The benefits of becoming a back-to-school yogi
By Kate Vincent, Contributor
As the sun begins to set earlier and the socially-distanced patio parties slow down, students are anticipating the unexpected. We have new professors to meet, course outlines pouring in and schedule changes to navigate. This could pose the question: who on earth would suggest that students spend any of their valuable time on anything else but preparing for this semester? Especially on something as indulgent as yoga?
In this age of Instagram yogis posting glamorous pictures adorned with an inspirational quote, it can be hard to imagine how contorting our bodies into these wild poses (and paying a pretty penny to do so) could benefit our ability to study, write or pay attention to online lectures. Yet, study after study shows the incredible ability yoga has — not only to make us physically strong, but to alter our internal states in a way that can change how we respond to external stress.
Recent research shows yoga decreases stress, anxiety and depression by regulating cortisol (big, mean stress hormone) and activating the parasympathetic nervous system (think the opposite of fight or flight). A regular yoga practice increases delta and alpha activity in your brain and improves mental performance (another 10-page research essay? Bring it). Kids are able to pay attention and focus for longer periods of time and regulate their emotions more efficiently. So, why are so many students not doing it?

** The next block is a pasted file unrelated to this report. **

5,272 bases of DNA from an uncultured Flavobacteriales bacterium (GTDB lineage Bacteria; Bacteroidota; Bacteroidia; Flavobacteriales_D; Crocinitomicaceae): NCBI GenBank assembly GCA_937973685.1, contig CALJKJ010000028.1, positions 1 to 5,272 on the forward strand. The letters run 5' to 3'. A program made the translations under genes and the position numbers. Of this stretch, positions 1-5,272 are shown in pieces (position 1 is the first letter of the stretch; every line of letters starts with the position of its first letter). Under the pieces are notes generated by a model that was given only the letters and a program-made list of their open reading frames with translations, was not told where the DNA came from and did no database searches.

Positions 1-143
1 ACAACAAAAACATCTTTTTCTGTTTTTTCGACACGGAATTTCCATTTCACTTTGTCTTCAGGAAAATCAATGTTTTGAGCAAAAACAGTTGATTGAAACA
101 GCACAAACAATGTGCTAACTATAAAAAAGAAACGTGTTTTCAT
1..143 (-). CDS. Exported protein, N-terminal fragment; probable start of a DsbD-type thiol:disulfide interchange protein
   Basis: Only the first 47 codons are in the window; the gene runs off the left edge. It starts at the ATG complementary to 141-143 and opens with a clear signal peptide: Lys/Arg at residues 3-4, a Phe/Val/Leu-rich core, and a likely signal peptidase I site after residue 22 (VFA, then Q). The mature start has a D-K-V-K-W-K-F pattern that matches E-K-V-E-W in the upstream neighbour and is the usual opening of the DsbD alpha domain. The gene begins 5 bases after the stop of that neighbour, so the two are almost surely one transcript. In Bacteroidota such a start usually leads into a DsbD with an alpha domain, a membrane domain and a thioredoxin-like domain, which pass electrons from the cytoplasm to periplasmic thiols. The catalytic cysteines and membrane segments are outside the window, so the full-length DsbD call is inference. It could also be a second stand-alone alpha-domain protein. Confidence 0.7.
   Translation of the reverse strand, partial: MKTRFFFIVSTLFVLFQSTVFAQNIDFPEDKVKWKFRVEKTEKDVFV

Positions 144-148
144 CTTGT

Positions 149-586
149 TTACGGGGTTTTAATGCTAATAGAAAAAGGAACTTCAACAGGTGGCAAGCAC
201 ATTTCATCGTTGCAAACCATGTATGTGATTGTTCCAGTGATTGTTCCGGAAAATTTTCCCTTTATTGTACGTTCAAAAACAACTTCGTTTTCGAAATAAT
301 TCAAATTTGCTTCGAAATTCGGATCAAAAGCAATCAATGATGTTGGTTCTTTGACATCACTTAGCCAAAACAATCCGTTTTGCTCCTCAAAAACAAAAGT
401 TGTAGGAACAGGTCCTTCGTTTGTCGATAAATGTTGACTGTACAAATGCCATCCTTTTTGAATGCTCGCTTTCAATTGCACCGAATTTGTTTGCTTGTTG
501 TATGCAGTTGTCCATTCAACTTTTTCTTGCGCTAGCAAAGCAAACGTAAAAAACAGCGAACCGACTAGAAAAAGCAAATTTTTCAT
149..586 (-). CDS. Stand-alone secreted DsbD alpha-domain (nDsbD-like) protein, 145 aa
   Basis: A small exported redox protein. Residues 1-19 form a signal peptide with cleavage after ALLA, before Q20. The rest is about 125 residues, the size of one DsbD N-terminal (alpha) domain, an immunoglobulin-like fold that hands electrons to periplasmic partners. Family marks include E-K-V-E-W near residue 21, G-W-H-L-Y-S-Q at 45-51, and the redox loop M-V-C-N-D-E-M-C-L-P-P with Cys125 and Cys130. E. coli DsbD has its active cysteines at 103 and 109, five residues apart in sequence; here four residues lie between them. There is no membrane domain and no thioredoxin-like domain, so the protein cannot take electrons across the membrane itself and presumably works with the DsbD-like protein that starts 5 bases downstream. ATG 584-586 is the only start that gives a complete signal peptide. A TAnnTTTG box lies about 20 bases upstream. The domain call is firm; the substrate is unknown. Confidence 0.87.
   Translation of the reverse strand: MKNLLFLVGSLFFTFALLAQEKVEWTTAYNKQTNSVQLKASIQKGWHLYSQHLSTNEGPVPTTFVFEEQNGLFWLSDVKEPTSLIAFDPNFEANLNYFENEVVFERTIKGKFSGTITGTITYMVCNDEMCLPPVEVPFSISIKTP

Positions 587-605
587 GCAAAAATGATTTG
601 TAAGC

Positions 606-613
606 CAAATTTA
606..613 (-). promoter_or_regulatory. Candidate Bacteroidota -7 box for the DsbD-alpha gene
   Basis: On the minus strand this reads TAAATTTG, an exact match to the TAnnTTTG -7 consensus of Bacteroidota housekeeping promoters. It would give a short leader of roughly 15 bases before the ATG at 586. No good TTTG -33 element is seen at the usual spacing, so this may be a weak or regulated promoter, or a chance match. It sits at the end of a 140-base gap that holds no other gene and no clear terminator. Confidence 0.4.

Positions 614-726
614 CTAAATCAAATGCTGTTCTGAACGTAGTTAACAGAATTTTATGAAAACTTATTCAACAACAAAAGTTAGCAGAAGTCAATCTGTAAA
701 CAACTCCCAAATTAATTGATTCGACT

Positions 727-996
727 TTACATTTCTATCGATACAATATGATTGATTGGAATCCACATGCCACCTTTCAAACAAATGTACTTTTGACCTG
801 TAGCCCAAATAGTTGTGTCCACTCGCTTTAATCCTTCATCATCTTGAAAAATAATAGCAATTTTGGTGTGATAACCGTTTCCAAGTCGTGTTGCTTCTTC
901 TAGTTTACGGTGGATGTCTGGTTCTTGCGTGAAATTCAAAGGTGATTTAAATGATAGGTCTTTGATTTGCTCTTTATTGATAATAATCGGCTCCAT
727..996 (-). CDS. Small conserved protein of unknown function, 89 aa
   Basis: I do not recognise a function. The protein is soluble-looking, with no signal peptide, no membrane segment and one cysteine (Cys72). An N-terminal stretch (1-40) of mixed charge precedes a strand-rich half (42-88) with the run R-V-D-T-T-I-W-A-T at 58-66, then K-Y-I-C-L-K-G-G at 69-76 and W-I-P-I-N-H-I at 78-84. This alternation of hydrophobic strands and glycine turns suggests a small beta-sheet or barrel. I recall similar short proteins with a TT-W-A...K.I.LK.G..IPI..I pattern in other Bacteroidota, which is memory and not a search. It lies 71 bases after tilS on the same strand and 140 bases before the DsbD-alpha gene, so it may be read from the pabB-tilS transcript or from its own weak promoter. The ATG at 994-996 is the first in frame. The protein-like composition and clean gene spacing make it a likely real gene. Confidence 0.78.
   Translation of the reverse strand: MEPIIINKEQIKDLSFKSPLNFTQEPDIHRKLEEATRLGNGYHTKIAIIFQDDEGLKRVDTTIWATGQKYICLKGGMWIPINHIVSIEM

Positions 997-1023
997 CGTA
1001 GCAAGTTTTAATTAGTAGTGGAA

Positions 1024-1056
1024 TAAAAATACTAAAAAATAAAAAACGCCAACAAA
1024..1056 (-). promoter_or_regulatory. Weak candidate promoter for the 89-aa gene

I started asking people who don’t do yoga what their biggest hesitations were, and it all came down to time, money and a fear that they would be “bad” at yoga.
The word yoga is a Sanskrit word that means “to yoke” mind, body and spirit. That being said, to do anything with attention could be considered yoga, whether it is tying a shoelace, cooking a meal or taking 10 minutes of your day to sit and watch your breath.
As a fellow university student, I hear you on the money front, and yes, studio classes tend to run on the pricey side. Fortunately, the amount of free yoga and meditation classes available online is almost overwhelming — simply by searching for it on Google or Youtube. A good resource is “Yoga with Adriene”.
Lastly, I am pleased to tell you that there is no such thing as being “good” at yoga. It is a never ending, non-linear and completely unique person-to-person practice that some days might feel great and other days might feel more similar to a fish out of water. However, I assure you, even if you simply spend 10 minutes a day flopping around on the floor — doing your best to notice your breath and how you feel without any expectation or judgement — you will become a master yogi, a productive student and a pretty chill human being.